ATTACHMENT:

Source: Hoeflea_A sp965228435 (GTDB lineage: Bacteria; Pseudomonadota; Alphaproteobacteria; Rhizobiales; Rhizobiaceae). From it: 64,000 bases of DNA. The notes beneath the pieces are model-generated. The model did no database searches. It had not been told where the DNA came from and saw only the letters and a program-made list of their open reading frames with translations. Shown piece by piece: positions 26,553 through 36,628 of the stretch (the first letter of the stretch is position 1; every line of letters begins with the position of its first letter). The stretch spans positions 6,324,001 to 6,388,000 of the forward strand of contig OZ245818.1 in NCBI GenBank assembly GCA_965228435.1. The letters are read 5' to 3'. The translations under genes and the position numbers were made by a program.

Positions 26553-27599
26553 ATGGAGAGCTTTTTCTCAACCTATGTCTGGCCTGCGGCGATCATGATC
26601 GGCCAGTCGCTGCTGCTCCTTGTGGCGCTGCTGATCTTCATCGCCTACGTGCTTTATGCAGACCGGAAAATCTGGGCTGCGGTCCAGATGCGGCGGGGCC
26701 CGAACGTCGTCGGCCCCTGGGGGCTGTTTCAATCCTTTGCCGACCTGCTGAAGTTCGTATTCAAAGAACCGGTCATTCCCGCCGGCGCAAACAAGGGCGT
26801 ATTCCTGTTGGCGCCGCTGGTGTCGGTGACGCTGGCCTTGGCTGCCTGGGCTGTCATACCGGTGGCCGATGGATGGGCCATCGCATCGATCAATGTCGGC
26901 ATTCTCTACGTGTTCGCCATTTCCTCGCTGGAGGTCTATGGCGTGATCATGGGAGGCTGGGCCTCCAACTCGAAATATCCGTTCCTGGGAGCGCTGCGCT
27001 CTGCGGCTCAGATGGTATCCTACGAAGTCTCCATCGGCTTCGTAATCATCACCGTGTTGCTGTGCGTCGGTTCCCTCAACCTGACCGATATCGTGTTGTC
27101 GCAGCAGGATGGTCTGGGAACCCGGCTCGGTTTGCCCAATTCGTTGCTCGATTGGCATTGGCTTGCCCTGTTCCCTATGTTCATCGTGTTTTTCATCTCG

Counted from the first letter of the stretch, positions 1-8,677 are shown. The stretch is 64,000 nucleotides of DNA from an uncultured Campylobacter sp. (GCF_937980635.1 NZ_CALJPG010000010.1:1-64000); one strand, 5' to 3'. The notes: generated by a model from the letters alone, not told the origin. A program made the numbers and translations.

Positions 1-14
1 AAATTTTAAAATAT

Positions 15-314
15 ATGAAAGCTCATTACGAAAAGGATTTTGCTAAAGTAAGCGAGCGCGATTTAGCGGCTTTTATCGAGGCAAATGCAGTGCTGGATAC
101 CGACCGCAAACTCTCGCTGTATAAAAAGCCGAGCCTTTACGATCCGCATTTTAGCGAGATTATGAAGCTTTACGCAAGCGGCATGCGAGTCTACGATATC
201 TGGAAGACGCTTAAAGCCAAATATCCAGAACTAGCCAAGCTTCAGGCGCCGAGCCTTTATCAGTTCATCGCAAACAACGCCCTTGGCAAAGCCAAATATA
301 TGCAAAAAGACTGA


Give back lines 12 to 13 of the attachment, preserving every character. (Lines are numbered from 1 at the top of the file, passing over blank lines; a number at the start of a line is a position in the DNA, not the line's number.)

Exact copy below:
1 AAATTTTAAAATAT

Positions 15-314